Fauna

Cortijo el Puerto is located in the area of Lora del Río, on the right bank of the Guadalquivir River, northeast of Seville. Lora has been identified with the Axatiana mentioned by the Roman writer Pliny the Elder. The town was taken from the Moors by Ferdinand III of Castile (1243), who gave it to the Knights of Malta. In this landscape, there are abundant steppe species such as the hawksbill, the common lark, as well as other aquatic species closer to the Vega such as mallards and herons, with examples such as kingfisher or the bee-eater bird. On the farm itself, some animal species live there all year round, such as owls, billiard birds, hares, partridges or quail; these all cohabit, increasing the natural balance and biodiversity at Cortijo El Puerto. The “native” avifauna (birds, mammals, reptiles, insects) increases and is related to the area. In addition we have invited native Utrera hens, donkeys in danger of extinction, and Merino sheep to live with us on the farm, not forgetting the ducks, geese and other aquatic species that share our ponds.

Welcome to our fauna and the Lora countryside!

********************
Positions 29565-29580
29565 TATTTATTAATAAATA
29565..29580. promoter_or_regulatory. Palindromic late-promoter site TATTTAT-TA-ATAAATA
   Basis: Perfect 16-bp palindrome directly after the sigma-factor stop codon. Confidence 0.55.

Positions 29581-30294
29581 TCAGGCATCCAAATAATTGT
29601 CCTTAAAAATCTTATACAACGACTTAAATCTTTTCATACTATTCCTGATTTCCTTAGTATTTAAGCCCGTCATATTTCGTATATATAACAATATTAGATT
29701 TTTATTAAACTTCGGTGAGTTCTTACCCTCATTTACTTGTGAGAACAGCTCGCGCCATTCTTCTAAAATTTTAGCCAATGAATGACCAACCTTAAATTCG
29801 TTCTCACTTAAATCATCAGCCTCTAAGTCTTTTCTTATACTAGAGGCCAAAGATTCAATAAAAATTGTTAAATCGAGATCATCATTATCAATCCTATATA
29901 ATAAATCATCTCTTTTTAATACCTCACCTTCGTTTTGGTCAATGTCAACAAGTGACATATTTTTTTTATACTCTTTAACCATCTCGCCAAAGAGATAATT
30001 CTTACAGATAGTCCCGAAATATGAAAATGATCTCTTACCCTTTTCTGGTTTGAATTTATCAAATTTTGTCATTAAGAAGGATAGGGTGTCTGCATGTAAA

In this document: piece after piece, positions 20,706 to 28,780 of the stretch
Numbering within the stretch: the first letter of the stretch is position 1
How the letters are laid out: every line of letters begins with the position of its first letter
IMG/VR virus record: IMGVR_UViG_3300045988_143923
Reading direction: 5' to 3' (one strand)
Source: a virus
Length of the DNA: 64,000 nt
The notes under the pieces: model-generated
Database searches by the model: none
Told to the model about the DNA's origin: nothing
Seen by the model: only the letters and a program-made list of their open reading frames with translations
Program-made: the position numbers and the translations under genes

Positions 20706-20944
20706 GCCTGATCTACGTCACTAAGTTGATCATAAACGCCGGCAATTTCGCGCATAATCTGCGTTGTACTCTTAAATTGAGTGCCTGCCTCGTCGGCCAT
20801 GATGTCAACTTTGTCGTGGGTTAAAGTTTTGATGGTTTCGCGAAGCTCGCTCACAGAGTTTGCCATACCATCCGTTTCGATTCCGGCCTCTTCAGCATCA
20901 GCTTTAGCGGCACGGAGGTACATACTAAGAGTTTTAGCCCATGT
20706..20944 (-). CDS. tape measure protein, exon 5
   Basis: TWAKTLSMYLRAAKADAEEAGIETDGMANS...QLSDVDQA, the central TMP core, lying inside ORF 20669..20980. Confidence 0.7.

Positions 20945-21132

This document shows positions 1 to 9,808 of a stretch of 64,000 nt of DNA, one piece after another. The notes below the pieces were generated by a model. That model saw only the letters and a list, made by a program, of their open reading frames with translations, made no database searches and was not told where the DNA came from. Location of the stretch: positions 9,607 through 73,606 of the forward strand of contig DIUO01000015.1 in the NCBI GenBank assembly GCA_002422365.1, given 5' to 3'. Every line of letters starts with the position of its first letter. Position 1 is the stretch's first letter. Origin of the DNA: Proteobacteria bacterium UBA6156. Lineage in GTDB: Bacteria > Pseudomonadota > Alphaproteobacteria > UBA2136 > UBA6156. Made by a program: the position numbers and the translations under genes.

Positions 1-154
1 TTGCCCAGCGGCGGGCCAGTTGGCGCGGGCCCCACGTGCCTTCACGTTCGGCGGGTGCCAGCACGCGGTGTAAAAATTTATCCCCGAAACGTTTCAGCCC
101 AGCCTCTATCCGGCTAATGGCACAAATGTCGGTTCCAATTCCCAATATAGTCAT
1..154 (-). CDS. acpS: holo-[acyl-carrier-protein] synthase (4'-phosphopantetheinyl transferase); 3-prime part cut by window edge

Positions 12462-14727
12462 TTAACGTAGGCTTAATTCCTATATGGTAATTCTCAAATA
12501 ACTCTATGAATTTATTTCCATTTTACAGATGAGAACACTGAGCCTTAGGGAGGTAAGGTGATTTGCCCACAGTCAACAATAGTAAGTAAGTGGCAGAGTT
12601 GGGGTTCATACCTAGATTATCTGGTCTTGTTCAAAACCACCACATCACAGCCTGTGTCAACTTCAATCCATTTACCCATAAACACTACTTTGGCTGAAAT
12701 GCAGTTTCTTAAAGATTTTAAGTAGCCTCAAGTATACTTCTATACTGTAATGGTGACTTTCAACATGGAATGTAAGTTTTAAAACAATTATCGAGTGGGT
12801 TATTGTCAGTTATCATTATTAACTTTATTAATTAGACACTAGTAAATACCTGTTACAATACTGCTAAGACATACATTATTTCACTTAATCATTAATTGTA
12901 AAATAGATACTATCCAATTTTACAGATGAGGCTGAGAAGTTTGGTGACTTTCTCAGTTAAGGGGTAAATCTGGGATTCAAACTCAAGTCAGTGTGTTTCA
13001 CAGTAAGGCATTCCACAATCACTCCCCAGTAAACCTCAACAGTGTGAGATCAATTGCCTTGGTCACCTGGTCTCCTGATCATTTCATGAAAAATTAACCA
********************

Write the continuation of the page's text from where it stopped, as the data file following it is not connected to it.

BIODIVERSITY AS THE FARM’S FOUNDATION

In Cortijo el Puerto, nesting birds receive temporary visits from other birds who are wintering or passing through on their migrations … Beneficial insects such as lacewings, bees, the Bombus terrestris bumblebee, dragonflies, butterflies, wasps and ladybirds flutter through the rows of olive and almond trees alongside other beetles. Birds such as the robin or the insectivorous hoopoe fly across the starry sky of El Puerto freely without the danger of being hunted, nor are there any risks for the Arbequina hare, rabbits or quail. The dog is still the best friend of man and part of our Green crew. The hens, the Hojiblanca rooster, and the Chiquitita chicks are housed in mobile henhouses, while other birds such as the Picual partridge roam freely, eating wild seeds from our vegetation cover. The Koroneiki owl is in its olive tree and the traditional animals return to the olive grove. Donkeys, like Oliana, our jenny, regain their dignity by helping with the farm work, and the Cornicabra sheep return as a flock to graze in the field. There are also reptiles of land and water: lizards, geckos, turtles; in the ponds are born fish, frogs and other amphibians that also share this place with aquatic and domestic birds such as our Arbosana duck and some geese.

PHOTO GALLERY

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Ingeoliva is associated to:

AVPA Paris
Sociedad Española de Agricultura Ecológica
Asociación de Agricultura de Conservación AEAC SV
Asociación para la agricultura biodinámica de España
CAAE